On disk, an Eclipse-based product is structured as a collection of components and fragments. Each component or fragment contains the code that provides some of the product's functionality. The code and other files for a component or fragment are installed on the local computer, and get activated automatically as required. A product's components are grouped together into features
. A feature is the smallest unit of separately downloadable and installable functionality
The fundamentally modular nature of the Eclipse platform makes it easy to install additional features and components into an Eclipse-based product, and to update the product's existing features and components. You can do this either by using traditional native installers running separately from Eclipse, or by using the Eclipse platform's own Update Manager. The Eclipse Update Manager can be used to discover, download, and install updated features and components from special web based Eclipse update sites.
The basic underlying mechanism of the Update Manager is simple: the files for a feature or component are always stored in a sub-directory whose name includes a version identifier (e.g., "2.0.0"). Different versions of a feature or component are always given different version identifiers, thereby ensuring that multiple versions of the same feature or component can co-exist on disk. This means that installing or updating features and components requires adding more files, but never requires deleting or overwriting existing files. Once the files are installed on the local computer, the new feature and component versions are available to be configured. The same installed base of files is therefore capable of supporting many different configurations simultaneously; installing and upgrading an existing product is reduced to formulating a configuration that is incrementally newer than the current one. Important configurations can be saved and restored to active service in the event of an unsuccessful upgrade.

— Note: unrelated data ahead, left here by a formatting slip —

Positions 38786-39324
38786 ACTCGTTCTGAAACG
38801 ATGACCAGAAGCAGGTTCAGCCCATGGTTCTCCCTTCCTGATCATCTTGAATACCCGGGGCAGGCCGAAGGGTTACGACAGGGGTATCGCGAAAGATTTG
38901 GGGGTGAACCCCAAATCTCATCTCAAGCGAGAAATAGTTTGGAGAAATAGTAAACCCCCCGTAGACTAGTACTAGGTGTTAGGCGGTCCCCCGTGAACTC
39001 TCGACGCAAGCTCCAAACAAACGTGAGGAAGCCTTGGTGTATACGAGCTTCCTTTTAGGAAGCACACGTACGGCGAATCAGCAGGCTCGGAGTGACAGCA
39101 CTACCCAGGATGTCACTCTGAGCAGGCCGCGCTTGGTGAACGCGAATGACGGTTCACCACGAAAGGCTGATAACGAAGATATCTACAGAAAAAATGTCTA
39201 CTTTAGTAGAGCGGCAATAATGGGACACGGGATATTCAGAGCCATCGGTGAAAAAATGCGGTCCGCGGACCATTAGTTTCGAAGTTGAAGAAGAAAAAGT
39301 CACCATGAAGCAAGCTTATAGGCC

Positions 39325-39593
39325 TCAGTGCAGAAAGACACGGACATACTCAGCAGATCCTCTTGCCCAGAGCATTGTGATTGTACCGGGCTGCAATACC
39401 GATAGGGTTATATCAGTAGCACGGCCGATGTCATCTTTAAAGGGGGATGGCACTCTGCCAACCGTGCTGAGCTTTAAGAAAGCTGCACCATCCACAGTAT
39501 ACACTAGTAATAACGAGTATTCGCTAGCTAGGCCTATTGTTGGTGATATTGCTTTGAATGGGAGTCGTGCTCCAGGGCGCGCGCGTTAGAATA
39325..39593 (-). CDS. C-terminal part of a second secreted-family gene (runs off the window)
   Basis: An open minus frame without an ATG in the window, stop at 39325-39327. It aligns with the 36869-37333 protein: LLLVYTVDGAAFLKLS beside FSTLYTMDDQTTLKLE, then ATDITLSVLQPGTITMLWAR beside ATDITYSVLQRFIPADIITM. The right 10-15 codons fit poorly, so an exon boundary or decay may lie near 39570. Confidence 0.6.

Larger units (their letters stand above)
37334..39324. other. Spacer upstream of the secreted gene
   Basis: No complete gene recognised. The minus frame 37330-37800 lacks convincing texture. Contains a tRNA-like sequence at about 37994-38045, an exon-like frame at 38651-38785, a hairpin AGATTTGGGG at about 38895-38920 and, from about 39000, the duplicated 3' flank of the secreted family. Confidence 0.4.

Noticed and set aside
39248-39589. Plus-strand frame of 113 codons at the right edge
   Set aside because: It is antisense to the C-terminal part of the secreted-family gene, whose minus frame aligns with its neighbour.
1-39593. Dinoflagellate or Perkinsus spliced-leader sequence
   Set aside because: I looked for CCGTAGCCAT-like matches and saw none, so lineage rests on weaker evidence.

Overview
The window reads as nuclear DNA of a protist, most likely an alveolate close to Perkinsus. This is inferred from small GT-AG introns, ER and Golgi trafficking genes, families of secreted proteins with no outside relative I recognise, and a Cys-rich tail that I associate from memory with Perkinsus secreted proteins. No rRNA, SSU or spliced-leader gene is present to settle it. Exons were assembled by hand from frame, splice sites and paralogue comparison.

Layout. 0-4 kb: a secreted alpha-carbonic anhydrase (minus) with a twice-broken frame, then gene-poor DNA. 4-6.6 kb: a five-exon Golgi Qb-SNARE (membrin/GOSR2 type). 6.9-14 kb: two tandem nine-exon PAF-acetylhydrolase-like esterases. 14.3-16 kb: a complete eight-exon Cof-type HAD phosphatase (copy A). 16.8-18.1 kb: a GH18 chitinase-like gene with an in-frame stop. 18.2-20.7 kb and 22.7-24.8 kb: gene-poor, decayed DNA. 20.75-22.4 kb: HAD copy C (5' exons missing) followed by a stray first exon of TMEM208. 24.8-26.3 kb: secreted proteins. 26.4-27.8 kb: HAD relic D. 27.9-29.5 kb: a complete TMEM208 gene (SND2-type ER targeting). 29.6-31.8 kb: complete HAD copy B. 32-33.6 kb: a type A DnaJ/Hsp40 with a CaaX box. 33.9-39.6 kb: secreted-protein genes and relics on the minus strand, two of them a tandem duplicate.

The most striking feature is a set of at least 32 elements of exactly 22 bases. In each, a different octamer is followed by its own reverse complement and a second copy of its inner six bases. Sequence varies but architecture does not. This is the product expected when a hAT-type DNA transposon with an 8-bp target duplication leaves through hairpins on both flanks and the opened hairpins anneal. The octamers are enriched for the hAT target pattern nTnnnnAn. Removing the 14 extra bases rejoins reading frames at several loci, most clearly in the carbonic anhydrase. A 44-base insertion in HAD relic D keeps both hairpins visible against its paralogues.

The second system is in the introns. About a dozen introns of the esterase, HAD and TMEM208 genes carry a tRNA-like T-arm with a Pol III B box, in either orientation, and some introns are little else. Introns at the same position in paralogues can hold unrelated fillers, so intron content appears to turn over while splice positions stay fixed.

Large Eclipse-based products can organize their features into trees starting from the root feature that represents the entire product. This root feature then includes smaller units of functionality all the way down to leaf features that list one or more plug-ins and fragments. The capability to group features hierarchically allows products to be built on top of smaller products by including the smaller products and adding more features.
Some included features may be useful add-ons but not vital to the proper functioning of the overall product. Feature providers can elect to mark these features as optional. The Update Manager allows users to choose whether or not to install optional features. If not installed right away, optional features can be added at a later date.
Parent topic: Packaging: XPD622